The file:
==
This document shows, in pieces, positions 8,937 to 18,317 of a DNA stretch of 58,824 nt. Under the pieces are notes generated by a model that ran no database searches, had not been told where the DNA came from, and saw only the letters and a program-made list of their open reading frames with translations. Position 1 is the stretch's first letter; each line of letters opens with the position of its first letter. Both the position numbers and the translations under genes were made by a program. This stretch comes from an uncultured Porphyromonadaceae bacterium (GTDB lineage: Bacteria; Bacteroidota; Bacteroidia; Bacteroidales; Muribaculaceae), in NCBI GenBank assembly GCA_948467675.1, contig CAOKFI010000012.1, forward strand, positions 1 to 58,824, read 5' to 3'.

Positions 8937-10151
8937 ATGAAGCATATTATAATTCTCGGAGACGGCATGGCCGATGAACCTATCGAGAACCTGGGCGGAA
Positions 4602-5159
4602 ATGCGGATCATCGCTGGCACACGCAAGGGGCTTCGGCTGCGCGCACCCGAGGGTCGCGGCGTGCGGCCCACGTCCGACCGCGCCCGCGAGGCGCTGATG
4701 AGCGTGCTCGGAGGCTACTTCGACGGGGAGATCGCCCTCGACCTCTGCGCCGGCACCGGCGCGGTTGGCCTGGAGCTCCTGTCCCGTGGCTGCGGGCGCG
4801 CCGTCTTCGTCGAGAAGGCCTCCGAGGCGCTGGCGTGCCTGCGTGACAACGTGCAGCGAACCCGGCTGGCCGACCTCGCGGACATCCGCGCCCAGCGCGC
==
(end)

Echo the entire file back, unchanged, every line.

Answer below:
This document shows, in pieces, positions 8,937 to 18,317 of a DNA stretch of 58,824 nt. Under the pieces are notes generated by a model that ran no database searches, had not been told where the DNA came from, and saw only the letters and a program-made list of their open reading frames with translations. Position 1 is the stretch's first letter; each line of letters opens with the position of its first letter. Both the position numbers and the translations under genes were made by a program. This stretch comes from an uncultured Porphyromonadaceae bacterium (GTDB lineage: Bacteria; Bacteroidota; Bacteroidia; Bacteroidales; Muribaculaceae), in NCBI GenBank assembly GCA_948467675.1, contig CAOKFI010000012.1, forward strand, positions 1 to 58,824, read 5' to 3'.

Positions 8937-10151
8937 ATGAAGCATATTATAATTCTCGGAGACGGCATGGCCGATGAACCTATCGAGAACCTGGGCGGAA
Positions 4602-5159
4602 ATGCGGATCATCGCTGGCACACGCAAGGGGCTTCGGCTGCGCGCACCCGAGGGTCGCGGCGTGCGGCCCACGTCCGACCGCGCCCGCGAGGCGCTGATG
4701 AGCGTGCTCGGAGGCTACTTCGACGGGGAGATCGCCCTCGACCTCTGCGCCGGCACCGGCGCGGTTGGCCTGGAGCTCCTGTCCCGTGGCTGCGGGCGCG
4801 CCGTCTTCGTCGAGAAGGCCTCCGAGGCGCTGGCGTGCCTGCGTGACAACGTGCAGCGAACCCGGCTGGCCGACCTCGCGGACATCCGCGCCCAGCGCGC